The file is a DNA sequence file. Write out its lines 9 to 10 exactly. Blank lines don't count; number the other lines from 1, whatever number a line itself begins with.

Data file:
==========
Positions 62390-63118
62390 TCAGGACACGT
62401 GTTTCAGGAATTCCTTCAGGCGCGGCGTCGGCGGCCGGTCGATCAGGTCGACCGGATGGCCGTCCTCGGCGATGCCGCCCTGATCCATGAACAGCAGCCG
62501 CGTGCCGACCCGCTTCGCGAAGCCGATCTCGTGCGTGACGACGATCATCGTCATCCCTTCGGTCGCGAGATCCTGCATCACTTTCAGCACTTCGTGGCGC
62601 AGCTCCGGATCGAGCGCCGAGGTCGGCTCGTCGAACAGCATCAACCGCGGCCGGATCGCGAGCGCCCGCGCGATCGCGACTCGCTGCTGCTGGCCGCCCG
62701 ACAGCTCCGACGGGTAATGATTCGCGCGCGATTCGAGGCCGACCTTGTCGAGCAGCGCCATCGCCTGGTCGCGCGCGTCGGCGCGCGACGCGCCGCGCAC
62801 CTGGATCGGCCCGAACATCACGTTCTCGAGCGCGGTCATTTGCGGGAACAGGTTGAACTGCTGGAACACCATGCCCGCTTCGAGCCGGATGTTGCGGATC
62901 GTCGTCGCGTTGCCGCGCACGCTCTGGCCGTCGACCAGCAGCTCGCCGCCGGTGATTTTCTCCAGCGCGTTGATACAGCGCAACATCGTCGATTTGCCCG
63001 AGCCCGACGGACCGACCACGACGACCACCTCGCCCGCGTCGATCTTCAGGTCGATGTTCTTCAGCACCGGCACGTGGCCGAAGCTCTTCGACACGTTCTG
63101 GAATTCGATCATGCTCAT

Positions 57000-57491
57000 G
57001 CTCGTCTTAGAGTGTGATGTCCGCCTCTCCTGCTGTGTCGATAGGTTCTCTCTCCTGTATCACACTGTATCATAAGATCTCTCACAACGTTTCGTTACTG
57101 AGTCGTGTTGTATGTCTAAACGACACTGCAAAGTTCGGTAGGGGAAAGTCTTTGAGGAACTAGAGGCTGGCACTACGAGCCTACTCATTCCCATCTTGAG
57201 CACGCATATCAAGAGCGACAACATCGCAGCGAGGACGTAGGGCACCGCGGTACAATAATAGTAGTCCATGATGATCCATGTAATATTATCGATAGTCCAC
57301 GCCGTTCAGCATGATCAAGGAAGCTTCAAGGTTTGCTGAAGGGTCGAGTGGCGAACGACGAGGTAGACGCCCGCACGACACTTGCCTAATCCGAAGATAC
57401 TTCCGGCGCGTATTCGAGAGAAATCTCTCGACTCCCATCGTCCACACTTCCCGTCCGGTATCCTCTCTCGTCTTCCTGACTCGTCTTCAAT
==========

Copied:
63001 AGCCCGACGGACCGACCACGACGACCACCTCGCCCGCGTCGATCTTCAGGTCGATGTTCTTCAGCACCGGCACGTGGCCGAAGCTCTTCGACACGTTCTG
63101 GAATTCGATCATGCTCAT